It would be impossible to repeat all the nice things that egullet'sSteven Shaw
had to say about Ian Kleinman and hismolecular gastronomy menu
at O's Steak and Seafood at the Westin Westminster, which Shaw experienced when he was in town for theInternational Association of Culinary Professionals convention
Shaw and I spent a long time chatting about Kleinman's menu. There were jokes buried in those four or five or six plates that no one in Shaw's party got until the next day (Kleinman's starter for that menu, the eightieth he's done since he began this experiment, was grilled butter shrimp with Old Bay popcorn, a weird combination until the nickel drops and you get the gag: popcorn shrimp) and techniques that still had them puzzled days later.
But one of Shaw's most pointed observations was that Kleinman still calls his food "molecular gastronomy," even though this descriptor has fallen far out of favor among both the chefs who work in the style and the writers who write about it. This was a big warning sign for Shaw. A dead giveaway that he would be dealing with an amateur, a poseur, someone so backward and so out of the loop that he didn't even know the solid footing of the language had shifted beneath him.
But that was before Shaw ate at O's, before he realized that Kleinman's continued use of the term "molecular gastronomy" is deliberate -- grounding his food and his menus in the first crazy blush of revolution that brought these dishes and techniques into kitchens in the first place.
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In Kleinman's mind, calling what he does something different would be tantamount to admitting that everything is a fad, everything is a trend -- fickle and changeable and inconstant. But it isn't. He approaches every menu with an eye towards the best use of new technique and new technologies, with the firm assertion that sphericalization processes, liquid nitrogen, methyl cellulose and cold smoking are not gimmicks, but valid innovations that should be explored and used wherever appropriate. And then, just so it doesn't all go heavy and pedantic, he'll serve a plate of wasabi pop rocks or pina colada space foam or show up beside your table bearing a frozen ball of whiskey fresh from the tub of liquid nitrogen.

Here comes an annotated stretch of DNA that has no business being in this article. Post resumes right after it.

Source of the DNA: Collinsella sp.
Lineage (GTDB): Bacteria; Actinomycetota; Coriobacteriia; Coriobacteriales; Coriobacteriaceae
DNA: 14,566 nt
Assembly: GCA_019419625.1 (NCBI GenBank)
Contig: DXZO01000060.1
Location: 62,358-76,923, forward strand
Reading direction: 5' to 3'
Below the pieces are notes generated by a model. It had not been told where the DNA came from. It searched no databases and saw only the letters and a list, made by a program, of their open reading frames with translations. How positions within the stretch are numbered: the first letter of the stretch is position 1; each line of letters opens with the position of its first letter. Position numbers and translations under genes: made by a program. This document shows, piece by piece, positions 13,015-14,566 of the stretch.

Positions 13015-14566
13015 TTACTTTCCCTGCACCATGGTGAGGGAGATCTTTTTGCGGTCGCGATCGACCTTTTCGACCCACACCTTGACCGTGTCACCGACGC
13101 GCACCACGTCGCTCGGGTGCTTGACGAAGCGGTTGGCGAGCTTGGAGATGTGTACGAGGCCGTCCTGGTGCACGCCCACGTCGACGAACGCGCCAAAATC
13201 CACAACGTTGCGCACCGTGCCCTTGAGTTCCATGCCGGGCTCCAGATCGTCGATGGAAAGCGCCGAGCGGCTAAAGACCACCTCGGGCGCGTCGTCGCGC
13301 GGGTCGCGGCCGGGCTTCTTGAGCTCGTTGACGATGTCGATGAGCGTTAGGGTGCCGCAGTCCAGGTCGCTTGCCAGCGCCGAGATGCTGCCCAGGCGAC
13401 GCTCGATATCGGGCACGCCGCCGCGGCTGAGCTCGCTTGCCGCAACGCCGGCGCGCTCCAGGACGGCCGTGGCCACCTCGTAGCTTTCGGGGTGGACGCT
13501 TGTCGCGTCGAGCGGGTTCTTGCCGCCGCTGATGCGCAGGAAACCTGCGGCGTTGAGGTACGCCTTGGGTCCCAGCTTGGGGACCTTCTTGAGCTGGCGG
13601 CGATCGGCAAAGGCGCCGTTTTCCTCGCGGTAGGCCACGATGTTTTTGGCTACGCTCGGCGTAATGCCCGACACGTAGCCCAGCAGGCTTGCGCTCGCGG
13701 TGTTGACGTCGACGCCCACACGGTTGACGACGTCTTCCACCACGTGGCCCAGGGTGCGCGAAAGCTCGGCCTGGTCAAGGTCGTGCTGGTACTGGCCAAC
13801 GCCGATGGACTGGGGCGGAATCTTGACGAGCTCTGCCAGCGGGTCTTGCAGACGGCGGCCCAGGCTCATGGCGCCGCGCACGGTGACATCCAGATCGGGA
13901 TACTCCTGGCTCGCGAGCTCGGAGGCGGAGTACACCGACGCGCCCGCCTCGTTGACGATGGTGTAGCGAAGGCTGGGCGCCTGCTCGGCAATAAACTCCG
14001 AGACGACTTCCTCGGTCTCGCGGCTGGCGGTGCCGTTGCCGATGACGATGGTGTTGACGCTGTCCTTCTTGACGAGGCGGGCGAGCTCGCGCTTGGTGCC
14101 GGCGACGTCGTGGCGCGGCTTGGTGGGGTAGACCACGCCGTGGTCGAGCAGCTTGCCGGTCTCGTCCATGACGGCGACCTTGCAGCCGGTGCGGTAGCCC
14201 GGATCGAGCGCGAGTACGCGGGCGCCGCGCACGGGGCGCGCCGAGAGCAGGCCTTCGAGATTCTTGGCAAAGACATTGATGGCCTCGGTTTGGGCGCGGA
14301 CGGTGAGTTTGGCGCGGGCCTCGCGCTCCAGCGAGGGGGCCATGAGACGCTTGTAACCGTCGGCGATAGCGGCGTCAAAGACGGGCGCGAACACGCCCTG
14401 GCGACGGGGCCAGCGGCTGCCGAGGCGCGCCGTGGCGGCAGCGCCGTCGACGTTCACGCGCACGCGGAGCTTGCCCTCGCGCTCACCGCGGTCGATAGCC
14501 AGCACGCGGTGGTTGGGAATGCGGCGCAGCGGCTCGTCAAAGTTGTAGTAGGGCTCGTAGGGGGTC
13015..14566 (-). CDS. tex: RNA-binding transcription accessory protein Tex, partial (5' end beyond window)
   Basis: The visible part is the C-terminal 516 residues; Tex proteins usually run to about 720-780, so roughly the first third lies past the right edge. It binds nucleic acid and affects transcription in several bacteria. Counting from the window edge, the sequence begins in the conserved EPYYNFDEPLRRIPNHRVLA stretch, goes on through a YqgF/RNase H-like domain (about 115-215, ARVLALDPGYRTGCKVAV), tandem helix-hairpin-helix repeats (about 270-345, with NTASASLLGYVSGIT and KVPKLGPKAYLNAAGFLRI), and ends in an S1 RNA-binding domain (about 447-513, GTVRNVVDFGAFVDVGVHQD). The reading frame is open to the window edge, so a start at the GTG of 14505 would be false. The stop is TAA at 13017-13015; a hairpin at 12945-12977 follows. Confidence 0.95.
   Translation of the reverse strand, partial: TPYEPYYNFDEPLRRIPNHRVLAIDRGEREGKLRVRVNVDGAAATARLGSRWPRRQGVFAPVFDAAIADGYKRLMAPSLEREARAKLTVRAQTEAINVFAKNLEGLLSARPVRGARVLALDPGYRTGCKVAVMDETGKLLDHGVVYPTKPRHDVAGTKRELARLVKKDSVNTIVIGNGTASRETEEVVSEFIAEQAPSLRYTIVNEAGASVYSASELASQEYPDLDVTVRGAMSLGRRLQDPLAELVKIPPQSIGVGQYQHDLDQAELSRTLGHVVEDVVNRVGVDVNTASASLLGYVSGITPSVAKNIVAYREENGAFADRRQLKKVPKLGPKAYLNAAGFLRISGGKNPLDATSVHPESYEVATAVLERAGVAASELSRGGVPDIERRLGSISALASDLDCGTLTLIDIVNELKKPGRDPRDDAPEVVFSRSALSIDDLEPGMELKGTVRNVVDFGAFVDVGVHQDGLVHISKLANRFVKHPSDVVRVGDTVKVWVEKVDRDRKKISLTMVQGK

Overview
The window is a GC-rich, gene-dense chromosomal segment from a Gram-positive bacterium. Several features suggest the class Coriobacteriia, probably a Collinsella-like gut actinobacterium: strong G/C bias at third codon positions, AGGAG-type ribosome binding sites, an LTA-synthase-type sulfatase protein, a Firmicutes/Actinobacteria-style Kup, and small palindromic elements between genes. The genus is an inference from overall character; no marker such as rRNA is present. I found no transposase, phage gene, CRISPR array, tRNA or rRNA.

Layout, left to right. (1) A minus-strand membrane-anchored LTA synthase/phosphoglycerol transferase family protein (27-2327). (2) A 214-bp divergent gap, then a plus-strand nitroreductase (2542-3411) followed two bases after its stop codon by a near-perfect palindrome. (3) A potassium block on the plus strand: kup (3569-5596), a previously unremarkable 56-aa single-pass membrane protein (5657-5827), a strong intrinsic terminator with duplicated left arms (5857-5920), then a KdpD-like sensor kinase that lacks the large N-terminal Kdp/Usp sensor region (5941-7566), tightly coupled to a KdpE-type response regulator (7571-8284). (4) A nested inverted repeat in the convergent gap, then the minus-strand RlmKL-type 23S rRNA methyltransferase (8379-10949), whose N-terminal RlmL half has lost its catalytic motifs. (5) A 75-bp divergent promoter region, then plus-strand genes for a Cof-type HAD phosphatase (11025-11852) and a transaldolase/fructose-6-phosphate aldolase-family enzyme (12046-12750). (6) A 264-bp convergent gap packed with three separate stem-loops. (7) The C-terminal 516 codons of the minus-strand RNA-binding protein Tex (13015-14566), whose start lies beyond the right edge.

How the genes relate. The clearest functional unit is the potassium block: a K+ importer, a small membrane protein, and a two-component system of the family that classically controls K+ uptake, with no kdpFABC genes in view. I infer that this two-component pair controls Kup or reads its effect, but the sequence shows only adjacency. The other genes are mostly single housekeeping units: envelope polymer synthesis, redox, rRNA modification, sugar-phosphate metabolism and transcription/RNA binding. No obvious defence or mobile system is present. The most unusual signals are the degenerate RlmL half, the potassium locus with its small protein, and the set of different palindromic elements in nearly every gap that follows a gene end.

It's one of the things I've always appreciated so much about Kleinman's work. Sure, the boy can really cook. He knows his business, inside and out, and can discuss it both the way a chef would (talking product and ingredients and technique), and the way a philosopher might (the meanings of words -- of terms -- and the weight that they carry among diners). But he tops it all off with something stronger than whimsy, heavier than pure fancy. He's got a sense of humor that runs dark and deep, heavily galley-inflected and pop-referential. This is, after all, a guy who (at Indigo) served popcorn spiked with sesame butter and wasabi peas just because he thought it was funny to send customers home with their tongues tinted blue; who once made a gelee of seawater so that a fish filet wouldn't get homesick while on the plate.
It has always seemed to me that it is the revolutionary action that has gotten Kleinman's pulse racing, not the interminable coffeehouse discussions of one. He's a guy who loves to play, to do, and while he's more than capable of talking about his menus, his choices, his plans, what he's even better at is simply cooking.
That's something I've always liked about Kleinman: He's a working chef, most comfortable behind his stoves (and thermal immersion circulators). And now, I hope, it's something that Shaw and his friends will like about him, too.